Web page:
Proposed World’s Tallest Wooden Structure Filters Contaminated Water In Harlem Meer

Responding to the ever-growing demand for sky-high public spaces and the need for innovative environmental solutions, New York-based studio DFA has envisioned a 712-foot-tall prefabricated timber observation tower in New York’s Central Park that, if built, would become the world’s tallest timber structure.

Combining the principles of “architecture, recreation, resiliency, and tourism,” the Central Park Tower would rise out of the Jacqueline Kennedy Onassis Reservoir, the 106-acre man-made lake that encompasses one-eighth of the total park area and holds one billion gallons of contaminated water.

Currently, the reservoir sits nearly stagnant and fenced off from public use. DFA’s proposal would place a timber tower with a vertical axis wind turbine in the center of the reservoir. The power generated from the turbine would be enough to filter the water below and move people up the structure without drawing from the city grid.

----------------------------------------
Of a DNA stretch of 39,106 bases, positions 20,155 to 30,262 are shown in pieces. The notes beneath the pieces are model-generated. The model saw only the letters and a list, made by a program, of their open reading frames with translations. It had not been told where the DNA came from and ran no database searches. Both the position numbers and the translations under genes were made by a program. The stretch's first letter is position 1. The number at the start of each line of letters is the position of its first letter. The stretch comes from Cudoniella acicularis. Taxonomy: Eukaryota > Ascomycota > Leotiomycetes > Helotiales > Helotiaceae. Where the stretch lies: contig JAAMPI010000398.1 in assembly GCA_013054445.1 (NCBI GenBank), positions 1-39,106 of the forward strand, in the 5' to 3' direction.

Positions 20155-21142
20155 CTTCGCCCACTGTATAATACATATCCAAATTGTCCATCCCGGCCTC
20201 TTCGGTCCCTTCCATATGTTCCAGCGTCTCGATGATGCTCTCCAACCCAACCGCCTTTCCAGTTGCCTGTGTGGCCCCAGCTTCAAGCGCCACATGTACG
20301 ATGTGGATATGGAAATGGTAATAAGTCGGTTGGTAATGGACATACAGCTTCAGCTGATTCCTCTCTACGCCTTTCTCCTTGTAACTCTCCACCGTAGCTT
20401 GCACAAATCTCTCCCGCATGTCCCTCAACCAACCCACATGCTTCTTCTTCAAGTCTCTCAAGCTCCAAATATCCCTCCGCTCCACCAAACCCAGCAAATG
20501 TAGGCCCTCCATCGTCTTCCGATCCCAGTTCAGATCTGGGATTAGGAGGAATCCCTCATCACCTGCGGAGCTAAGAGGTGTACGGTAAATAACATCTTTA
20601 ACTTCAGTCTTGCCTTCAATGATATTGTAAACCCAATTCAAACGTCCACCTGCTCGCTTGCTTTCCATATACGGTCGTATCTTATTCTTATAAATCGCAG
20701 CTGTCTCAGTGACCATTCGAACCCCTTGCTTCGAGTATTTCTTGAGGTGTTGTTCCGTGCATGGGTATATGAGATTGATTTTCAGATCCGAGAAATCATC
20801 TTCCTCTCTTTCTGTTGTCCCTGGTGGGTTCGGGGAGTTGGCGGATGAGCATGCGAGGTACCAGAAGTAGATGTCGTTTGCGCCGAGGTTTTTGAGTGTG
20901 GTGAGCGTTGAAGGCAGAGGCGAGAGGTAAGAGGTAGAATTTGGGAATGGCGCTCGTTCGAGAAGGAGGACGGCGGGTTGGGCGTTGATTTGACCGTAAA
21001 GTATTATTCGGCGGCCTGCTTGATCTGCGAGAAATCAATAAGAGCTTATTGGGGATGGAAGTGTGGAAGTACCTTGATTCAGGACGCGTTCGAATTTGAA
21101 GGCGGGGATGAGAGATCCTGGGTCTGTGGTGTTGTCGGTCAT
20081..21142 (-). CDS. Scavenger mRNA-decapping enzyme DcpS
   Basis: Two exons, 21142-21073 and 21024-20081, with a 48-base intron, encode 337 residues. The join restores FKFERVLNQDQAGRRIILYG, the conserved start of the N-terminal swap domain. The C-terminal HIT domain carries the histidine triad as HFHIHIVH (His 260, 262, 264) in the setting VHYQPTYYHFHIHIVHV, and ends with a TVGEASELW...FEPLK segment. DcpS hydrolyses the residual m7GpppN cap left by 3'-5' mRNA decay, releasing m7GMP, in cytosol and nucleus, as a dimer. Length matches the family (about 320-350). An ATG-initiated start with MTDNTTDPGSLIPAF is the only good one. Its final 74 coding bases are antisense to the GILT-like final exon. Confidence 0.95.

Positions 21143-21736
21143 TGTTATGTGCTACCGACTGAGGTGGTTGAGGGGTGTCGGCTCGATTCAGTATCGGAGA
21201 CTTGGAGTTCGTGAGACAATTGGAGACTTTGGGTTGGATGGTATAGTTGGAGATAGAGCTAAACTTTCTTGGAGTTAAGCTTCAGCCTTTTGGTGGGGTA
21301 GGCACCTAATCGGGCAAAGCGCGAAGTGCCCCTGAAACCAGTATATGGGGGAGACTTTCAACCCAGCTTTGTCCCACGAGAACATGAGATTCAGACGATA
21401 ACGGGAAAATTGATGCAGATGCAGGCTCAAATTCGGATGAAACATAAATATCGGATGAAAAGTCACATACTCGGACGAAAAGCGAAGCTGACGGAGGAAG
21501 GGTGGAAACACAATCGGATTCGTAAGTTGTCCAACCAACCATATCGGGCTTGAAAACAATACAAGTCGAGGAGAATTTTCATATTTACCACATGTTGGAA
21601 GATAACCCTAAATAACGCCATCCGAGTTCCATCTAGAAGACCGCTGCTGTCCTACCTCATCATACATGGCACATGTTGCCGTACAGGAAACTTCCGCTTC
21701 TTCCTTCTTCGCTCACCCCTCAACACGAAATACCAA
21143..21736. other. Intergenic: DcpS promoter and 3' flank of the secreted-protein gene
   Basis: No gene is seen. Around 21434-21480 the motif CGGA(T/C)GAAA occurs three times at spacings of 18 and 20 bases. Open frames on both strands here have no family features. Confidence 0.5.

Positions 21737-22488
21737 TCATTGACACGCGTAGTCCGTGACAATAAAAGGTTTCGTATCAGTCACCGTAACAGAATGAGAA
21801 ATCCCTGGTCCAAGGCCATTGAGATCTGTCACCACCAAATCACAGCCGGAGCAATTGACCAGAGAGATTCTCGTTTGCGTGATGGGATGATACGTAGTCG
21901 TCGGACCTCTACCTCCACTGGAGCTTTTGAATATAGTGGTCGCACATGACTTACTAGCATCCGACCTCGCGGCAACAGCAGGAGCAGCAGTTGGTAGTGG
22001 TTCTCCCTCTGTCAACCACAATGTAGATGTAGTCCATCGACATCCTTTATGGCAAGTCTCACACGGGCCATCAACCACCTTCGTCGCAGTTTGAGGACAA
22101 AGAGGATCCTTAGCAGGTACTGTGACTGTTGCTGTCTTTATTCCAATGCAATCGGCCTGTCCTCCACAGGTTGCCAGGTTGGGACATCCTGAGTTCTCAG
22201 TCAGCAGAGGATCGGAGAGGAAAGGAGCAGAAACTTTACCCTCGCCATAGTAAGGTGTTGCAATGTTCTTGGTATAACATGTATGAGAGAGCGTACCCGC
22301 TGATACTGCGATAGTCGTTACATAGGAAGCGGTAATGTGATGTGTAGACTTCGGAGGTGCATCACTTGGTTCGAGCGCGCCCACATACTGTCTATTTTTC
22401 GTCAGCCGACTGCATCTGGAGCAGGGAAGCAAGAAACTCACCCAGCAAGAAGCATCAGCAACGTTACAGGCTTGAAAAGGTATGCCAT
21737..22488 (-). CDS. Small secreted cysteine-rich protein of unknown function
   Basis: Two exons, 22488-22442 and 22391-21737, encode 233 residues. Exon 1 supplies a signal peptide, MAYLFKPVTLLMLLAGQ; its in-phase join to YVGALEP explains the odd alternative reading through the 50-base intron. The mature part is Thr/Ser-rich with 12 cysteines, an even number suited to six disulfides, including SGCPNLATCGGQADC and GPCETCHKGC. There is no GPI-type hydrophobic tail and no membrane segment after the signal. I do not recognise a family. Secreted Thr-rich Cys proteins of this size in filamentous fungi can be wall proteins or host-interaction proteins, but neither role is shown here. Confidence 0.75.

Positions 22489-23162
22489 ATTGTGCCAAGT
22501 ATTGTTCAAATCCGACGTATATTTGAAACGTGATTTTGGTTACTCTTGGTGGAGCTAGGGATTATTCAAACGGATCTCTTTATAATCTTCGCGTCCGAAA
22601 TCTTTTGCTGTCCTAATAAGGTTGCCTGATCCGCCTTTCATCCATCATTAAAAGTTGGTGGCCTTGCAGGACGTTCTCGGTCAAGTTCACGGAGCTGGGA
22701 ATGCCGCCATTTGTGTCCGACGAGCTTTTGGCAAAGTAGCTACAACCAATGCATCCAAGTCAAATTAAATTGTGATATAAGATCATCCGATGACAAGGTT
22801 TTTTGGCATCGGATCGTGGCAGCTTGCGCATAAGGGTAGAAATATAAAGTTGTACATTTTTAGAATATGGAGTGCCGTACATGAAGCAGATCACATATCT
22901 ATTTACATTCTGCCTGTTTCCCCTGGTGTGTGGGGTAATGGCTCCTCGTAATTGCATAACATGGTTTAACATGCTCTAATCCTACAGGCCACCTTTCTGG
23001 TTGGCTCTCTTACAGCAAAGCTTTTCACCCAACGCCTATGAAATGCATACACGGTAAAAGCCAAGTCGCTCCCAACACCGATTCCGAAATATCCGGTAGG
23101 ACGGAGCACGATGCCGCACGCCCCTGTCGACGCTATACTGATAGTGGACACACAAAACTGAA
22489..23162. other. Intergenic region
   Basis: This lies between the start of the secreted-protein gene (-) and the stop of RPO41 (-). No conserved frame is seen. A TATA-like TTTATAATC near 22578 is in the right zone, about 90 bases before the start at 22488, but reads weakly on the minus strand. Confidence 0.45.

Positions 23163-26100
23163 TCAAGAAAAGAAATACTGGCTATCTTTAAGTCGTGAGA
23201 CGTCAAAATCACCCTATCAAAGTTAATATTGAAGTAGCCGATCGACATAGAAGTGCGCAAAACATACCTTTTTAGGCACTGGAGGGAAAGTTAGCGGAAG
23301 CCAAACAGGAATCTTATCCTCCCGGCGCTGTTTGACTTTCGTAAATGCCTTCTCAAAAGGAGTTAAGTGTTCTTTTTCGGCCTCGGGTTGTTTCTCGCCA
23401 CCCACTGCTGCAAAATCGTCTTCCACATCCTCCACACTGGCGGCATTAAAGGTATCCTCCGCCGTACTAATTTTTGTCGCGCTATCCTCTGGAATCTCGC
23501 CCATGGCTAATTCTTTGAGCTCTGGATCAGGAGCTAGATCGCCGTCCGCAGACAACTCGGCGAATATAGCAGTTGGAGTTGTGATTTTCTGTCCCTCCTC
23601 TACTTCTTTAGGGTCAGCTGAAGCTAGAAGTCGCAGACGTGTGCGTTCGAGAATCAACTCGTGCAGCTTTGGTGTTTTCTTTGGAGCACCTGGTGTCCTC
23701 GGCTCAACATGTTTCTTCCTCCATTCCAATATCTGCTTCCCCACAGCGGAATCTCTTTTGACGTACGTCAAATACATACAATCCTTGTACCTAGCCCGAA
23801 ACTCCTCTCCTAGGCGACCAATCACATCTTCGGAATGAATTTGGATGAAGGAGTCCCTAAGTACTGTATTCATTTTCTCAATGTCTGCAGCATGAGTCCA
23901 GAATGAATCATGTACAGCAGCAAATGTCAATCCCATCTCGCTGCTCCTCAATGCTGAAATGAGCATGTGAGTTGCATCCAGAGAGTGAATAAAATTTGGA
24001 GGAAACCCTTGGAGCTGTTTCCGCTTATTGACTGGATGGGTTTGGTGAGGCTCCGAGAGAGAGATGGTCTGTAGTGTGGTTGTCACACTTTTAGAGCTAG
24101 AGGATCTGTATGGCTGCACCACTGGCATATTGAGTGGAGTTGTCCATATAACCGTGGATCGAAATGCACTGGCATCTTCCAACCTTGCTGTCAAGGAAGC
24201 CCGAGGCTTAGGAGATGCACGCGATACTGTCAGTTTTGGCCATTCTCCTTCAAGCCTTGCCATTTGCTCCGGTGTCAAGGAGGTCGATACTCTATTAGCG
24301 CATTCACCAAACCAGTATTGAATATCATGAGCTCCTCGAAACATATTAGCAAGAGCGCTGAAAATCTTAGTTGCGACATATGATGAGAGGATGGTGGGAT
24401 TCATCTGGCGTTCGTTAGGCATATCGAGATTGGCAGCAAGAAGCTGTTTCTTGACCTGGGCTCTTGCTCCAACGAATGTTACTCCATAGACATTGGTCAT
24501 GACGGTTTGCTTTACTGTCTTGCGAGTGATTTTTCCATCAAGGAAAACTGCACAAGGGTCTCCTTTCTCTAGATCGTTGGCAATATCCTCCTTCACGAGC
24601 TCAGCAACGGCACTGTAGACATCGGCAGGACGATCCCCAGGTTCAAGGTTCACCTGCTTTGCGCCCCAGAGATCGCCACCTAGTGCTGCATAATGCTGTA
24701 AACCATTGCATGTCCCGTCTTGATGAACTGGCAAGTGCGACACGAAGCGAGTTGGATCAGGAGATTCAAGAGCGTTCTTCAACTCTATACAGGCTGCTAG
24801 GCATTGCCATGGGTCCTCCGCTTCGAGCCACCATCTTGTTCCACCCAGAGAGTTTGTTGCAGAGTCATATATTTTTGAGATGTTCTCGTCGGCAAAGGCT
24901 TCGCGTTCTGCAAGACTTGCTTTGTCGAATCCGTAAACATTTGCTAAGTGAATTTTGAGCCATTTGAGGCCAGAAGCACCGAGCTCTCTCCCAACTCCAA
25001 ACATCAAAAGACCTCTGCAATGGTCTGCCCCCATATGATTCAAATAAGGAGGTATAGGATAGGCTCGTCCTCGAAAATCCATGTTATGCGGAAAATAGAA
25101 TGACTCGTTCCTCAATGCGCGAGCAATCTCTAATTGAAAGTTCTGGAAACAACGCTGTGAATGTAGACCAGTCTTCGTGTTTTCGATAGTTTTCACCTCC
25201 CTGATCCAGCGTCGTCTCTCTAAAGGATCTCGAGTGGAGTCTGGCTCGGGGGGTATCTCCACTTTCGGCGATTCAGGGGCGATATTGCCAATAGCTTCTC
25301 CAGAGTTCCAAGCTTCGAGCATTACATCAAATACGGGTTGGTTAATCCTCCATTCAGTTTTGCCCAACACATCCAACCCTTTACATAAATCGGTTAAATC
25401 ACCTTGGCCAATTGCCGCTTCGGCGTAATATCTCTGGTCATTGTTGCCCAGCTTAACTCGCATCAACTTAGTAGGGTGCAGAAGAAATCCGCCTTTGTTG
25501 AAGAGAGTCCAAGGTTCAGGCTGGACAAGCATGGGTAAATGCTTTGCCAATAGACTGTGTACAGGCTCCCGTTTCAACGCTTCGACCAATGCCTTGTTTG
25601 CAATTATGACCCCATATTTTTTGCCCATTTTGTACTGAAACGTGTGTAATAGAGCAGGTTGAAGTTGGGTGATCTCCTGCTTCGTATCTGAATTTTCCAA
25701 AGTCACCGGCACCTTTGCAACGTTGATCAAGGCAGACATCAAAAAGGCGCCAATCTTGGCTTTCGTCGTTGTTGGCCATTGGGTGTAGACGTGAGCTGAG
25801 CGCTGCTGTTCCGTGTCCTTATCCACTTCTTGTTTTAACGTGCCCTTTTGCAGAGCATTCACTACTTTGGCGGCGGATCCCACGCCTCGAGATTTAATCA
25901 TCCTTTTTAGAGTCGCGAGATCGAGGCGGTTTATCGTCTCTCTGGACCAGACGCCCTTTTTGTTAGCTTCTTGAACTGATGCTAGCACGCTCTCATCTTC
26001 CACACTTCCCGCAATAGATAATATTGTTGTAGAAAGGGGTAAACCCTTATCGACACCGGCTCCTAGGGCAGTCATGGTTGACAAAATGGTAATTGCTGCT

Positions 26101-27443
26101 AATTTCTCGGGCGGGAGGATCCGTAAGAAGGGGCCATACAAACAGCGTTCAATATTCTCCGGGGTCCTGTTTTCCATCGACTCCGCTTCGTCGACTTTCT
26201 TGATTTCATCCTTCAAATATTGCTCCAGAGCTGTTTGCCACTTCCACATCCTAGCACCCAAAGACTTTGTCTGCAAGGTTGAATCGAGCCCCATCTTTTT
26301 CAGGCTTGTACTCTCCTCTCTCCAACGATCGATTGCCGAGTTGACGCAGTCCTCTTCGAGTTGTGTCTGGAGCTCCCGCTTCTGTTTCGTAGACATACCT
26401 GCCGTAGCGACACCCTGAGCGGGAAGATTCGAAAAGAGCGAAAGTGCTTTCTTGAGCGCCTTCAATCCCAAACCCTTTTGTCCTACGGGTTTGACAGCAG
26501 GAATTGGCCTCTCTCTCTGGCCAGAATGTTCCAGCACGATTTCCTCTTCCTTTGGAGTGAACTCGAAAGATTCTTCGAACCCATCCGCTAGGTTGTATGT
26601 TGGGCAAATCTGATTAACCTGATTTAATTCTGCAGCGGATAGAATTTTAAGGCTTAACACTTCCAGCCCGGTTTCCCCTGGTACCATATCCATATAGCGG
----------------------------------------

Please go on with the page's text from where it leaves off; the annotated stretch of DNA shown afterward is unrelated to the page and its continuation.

“Aside from supplying water to the pool and Harlem Meer, the Reservoir sits stagnant and fenced off due to its current state as a health threat to millions of New Yorkers, tourists and animals,” said Sayigh.

“DFA envisions a temporary landmark that is remarkably of its time to creatively transform the reservoir into one of New York’s boldest urban amenities,” said DFA founder Laith Sayigh.

Proposed World’s Tallest Wooden Structure Would Filter Contaminated Water in New York’s Harlem Meer in Central Park

Responding to the ever-growing demand for sky-high public spaces and the need for innovative environmental solutions, New York-based studio DFA has envisioned a 712-foot-tall prefabricated timber observation tower in New York’s Central Park that, if built, would become the world’s tallest timber structure.

Combining the principles of “architecture, recreation, resiliency, and tourism,” the Central Park Tower would rise out of the Jacqueline Kennedy Onassis Reservoir, the 106-acre man-made lake that encompasses one-eighth of the total park area and holds one billion gallons of contaminated water.

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